Tennessee Titans:

Round 1               Chance Warmack             Guard                                   Alabama

Round 2               Justin Hunter                   Wide Receiver                    Tennessee

Round 3               Blidi Wreh-Wilson          Corner                                  UConn

Round 4               Zaviar Gooden                 Linebacker                           Missouri

Round 4               Brian Schwenke              Center                                    Cal

Round 5               Lavar Edwards                Defensive End                      LSU

Round 6               Khalid Wooten                Corner                                    Nevada

Round 7               Damion Stafford             Safety                                      Nebraska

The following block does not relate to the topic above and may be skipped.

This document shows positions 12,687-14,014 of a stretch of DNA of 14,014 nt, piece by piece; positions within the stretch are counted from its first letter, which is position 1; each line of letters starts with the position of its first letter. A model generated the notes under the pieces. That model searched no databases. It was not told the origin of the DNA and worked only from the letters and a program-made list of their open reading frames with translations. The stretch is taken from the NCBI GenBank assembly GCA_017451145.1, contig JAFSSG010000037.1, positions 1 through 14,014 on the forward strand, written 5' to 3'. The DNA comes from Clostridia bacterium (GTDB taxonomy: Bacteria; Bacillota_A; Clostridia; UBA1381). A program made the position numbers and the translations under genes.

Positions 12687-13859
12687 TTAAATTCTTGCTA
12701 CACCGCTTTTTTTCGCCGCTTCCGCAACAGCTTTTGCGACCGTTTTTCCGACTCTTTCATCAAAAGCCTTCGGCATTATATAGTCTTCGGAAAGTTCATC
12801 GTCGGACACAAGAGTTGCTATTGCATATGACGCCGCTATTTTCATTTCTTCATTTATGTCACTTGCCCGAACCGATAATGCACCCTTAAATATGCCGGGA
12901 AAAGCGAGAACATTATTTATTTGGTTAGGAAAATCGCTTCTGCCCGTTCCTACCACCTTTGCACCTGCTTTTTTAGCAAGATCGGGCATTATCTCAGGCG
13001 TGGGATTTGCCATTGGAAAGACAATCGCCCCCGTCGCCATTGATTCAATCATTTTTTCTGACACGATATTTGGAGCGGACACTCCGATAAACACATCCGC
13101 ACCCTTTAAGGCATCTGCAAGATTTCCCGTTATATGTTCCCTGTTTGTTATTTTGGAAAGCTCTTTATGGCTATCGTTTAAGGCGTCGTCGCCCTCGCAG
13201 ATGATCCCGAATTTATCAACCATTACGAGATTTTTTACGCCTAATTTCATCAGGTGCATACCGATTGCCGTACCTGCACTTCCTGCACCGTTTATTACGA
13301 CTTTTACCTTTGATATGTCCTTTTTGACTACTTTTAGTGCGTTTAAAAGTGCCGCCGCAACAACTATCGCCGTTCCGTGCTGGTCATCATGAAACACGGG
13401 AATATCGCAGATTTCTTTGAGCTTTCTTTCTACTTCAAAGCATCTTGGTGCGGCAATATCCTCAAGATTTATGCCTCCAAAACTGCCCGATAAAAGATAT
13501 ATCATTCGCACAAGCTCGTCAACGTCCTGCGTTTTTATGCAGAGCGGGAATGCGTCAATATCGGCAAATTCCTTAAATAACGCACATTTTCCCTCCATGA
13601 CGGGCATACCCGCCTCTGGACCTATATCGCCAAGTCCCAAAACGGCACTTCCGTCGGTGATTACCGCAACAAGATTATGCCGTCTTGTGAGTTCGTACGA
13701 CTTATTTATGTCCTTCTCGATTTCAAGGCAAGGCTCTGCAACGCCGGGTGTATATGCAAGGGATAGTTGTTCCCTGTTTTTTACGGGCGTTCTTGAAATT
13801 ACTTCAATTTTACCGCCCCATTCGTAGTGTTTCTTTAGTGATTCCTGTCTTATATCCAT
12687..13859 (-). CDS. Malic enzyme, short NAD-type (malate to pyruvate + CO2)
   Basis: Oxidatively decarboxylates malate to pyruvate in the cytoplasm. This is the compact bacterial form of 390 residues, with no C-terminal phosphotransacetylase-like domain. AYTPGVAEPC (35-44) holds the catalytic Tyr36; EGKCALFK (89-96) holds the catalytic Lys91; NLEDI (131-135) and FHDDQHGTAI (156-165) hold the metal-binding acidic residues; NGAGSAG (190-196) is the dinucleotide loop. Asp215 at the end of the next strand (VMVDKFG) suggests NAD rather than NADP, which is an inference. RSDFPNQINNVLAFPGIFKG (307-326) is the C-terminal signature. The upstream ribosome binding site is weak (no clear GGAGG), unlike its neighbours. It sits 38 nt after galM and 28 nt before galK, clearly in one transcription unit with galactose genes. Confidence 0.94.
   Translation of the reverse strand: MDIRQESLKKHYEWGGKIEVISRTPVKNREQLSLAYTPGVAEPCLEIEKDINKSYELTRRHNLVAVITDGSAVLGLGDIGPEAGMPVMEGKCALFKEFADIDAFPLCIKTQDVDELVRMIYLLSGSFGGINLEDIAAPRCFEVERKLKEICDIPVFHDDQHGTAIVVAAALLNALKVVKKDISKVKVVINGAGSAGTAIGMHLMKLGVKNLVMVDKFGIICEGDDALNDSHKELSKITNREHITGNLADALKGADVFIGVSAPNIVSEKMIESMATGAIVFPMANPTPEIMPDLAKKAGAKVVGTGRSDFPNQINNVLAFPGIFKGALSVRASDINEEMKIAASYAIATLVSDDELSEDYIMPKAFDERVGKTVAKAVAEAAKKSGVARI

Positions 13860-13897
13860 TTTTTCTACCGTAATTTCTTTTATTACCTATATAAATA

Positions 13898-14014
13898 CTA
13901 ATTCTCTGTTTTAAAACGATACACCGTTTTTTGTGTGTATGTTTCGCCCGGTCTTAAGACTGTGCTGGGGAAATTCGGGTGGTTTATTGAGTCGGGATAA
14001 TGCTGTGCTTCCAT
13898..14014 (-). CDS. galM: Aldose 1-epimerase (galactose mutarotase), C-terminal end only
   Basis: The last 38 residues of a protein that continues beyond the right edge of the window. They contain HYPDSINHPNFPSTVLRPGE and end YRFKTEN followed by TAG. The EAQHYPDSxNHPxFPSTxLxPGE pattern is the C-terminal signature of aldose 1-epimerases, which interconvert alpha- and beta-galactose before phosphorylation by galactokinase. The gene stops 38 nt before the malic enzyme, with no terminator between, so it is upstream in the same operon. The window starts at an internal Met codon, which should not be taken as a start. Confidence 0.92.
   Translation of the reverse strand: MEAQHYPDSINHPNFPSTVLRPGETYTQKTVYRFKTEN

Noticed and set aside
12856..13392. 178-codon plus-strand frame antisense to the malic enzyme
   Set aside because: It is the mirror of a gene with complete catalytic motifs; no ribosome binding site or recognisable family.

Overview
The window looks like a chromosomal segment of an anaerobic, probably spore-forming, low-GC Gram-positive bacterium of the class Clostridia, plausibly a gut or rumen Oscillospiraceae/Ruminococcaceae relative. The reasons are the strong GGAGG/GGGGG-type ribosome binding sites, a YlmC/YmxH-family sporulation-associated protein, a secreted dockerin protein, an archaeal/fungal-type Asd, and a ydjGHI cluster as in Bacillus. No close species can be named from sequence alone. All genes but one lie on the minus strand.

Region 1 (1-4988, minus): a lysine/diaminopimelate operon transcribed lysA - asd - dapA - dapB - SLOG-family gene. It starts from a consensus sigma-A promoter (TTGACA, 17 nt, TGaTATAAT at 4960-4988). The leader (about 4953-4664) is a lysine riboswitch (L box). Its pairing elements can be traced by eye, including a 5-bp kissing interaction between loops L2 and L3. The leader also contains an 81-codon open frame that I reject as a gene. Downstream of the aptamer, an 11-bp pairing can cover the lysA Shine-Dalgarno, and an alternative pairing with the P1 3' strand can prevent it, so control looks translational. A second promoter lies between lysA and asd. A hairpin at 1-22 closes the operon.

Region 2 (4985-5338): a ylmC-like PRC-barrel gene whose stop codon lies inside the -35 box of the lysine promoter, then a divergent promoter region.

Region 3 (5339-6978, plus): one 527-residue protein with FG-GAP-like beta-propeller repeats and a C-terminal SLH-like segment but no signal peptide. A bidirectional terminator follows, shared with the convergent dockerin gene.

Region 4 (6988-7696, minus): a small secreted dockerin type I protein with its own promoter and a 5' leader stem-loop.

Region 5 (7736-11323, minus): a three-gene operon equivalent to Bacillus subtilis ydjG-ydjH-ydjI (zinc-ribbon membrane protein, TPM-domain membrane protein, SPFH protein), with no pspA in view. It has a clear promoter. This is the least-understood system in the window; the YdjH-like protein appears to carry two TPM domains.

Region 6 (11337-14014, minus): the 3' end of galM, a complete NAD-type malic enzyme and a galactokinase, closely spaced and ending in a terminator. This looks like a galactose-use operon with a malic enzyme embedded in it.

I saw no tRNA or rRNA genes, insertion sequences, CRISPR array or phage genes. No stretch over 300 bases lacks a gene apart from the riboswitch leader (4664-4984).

Tennessee quarterback Jake Locker has not progressed the way the team would have liked. This off-season they have clearly decided to make moves to take the pressure off of him so that he can grow. The Titans strength is their running game with Chris Johnson and Shonn Greene on the roster. If they can control the ball on the ground, that will take a load off of Locker’s shoulders and allow him to just run the offense. The Titans actually started the offensive line theme for the AFC South this offseason when they signed guard Andy Levitre in free agency. They continued to add to their offensive line by drafting Chance Warmack to play the other guard position. Warmack explodes off the line of scrimmage and is good in tight spaces. He is a physical, dominating run blocker that stays engaged with his block until the whistle blows. Receiver Kenny Britt was a first round pick in 2009. He has played well, but he has had multiple off-field issues. The pick of Justin Hunter (along with Kendall Wright last year), could be the teams’ way of sending a signal to Britt. If Britt can get his act together off the field and pair with Wright and Hunter, the Titans could very well end up with a dynamic receiving corps. Blidi Wreh-Wilson is a physical, press corner with good size. He should provide depth to an already solid group of corners. Wreh-Wilson is a smooth, fluid player that plays under control and knows how to blanket a receiver. Zavier Gooden is a former safety that can flat out fly as a linebacker. Gooden has freakish athletic ability and is good against the pass. He does a good job running from sideline to sideline chasing down ball carriers. He should be able to help right away in nickel and dime defenses and will likely be a special team’s standout. Gooden gives them good depth in case Zach Brown or Akeem Ayers gets injured. This is becoming a very fast linebacking corps for the Titans. Brian Schwenke could be the last piece of the puzzle for the offensive line. It’s a little bit of a different pick though. Schwenke is a very mobile player that is a nice fit for a zone blocking scheme which seems to be different than what they are building. Nevertheless, he was great value in the 4th round and I think will eventually be the starting center. Lavar Edwards was overshadowed by Barkevious Mingo and Sam Montgomery at LSU. He is better against the run than he is rushing the passer. Edwards has a quick first step, but doesn’t have elite burst around the edge. His best pass rushing move is when he can get inside of the offensive tackle and use his strength to beat his man.  Khalid Wooten is a high effort guy that can play special teams and return kicks. He is seldom out of position in pass defense and does a good job in man coverage. Damion Stafford is a big, physical player that excels in stopping the run. He is an aggressive player that throws his body around, but sometimes he gets too aggressive and overruns the play, giving up cutback runs. He is not as good at defending the pass, but should be a good special team’s player.